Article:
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Flashcards in Genetic info Deck (13):
1

Structure of nucleotides

- Made up of chain of nucleotide monomers (roughly 3 billion base pairs in length)
- Base: G, C, A or T
- Phosphate
- Deoxyribose sugar
- 2 strings of DNA in a twisted ladder

2

Double-helical structure of DNA

- Major groove and minor groove, very important for the strand itself, the major groove has many binding sites
- 10 bases for every full turn of the helix
- Anti-parallel, one runs 5' to 3' and the other vice versa, only way strand remains stable
- R handed spiral

3

How is DNA compressed?

- You coil up the structures into thread-like structures called chromosomes, there are 46 chromosomes in the body
- DNA is wrapped around 8 balls of histone proteins

4

Chromosomes

- Thread-like structures
- Single piece of DNA containing many genes, regulatory elements and other nucleotide sequences

5

Chromatin

- Mixture of DNA, proteins and RNA that package DNA within the nucleus
- Divided between heterochromatin (condensensed, not used, can be junk) and euchromatin (extended) forms

6

How DNA strands are unzipped for replication

- Requires 2 strangs of DNA to separate temporarily to allow enzymes access to DNA template
- During interphase chromatin structure is optimised to allow easy access of transcription and DNA repair factors while compacting the DNA into the nucleus
- Cells either have to open up chromatin fibres and/or remove histones

7

2 major mechanisms chromatin is made more accessible

- Histones can be enzymatically modified
- Histones can be displaced by chromatin remodelling complexes

8

How DNA is replicated

- It is semi-conservative & bi-directional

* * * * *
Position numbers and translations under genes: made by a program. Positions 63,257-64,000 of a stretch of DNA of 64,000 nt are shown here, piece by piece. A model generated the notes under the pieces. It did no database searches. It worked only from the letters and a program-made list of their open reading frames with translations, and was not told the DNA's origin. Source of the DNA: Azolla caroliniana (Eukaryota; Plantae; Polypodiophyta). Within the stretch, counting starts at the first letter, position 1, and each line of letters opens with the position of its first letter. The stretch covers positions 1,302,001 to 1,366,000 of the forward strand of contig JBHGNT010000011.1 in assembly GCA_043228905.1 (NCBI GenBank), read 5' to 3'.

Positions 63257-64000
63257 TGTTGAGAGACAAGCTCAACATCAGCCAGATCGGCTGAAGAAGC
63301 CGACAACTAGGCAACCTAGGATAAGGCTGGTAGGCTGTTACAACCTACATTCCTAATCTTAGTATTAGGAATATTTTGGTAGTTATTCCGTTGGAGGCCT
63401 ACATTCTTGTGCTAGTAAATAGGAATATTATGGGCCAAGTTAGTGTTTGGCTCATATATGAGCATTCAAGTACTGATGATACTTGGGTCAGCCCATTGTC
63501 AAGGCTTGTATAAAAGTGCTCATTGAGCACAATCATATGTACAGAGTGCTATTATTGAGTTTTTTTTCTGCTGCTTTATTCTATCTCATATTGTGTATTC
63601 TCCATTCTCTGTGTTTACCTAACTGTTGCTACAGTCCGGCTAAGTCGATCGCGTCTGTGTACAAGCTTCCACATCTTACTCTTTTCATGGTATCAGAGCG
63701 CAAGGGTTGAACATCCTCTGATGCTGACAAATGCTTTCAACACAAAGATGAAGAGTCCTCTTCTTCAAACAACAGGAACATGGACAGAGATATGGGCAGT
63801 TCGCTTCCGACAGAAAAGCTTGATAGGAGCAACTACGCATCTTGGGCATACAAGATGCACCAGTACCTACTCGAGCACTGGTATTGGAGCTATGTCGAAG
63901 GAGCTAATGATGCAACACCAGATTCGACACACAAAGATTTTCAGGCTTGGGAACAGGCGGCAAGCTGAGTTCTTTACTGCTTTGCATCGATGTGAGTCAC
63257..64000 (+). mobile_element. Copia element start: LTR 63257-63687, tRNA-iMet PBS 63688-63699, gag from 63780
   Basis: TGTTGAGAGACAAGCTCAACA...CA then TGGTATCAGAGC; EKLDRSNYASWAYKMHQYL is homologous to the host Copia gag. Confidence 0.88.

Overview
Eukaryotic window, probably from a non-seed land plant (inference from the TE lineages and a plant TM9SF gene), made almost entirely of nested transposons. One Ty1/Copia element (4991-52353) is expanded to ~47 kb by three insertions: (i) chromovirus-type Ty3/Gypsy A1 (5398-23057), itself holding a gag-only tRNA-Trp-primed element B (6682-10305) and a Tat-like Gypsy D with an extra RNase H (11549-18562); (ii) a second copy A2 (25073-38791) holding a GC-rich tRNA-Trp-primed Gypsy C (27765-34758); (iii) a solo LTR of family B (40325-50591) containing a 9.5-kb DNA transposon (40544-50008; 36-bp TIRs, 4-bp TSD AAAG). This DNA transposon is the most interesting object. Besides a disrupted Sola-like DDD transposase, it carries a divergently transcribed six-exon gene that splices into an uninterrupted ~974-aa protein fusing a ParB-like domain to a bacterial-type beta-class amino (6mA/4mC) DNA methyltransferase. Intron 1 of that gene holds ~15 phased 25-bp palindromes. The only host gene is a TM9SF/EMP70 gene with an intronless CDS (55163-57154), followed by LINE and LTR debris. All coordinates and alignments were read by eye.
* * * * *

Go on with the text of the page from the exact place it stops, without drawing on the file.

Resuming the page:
- Special proteins 'unzip' the double helix by breaking the hydrogen bonds
- New nucleotide molecules are then paired with 2 DNA strands
- DNA polymerase can only add new nucleotides to the 3' end of the growing strand
- Okazaki fragments are formed on the lagging strand
- Joined together DNA ligase
- Telomerase replicates at 5' ends

9

How is DNA transcribed to RNA?

- There are exons (coding) and introns
- mRNA made: Transcription, elimination of introns and splicing of exons
- 3 bases are a codon, each codon specifies an amino acid
- 20 aminos in protein

10

Redundancy in amino acids

- Multiple codons code for the same amino acid
- You run into trouble if the first two bases are changed, the last amino acid can be changed -> wobble position

11

Post-transcriptional processing of RNA

- mRNA -> carries info for protein synth
- tRNA (transfer) and rRNA (ribosomal) help in translation

12

Alternative splicing

- Exons can be connected in multiple different ways during RNA splicing that leads to different protein isoforms
- Initiation codon determines the reading frame of the RNA sequence, until the termination codon, so it needs to be correct

13

Translation mRNA

- tRNA translates mRNA sequence into an amino acid
- Acts an adapter moleculr between the coded amino acid and mRNA
- rRNA are transported to cytoplasm, they combine with proteins to form a ribosome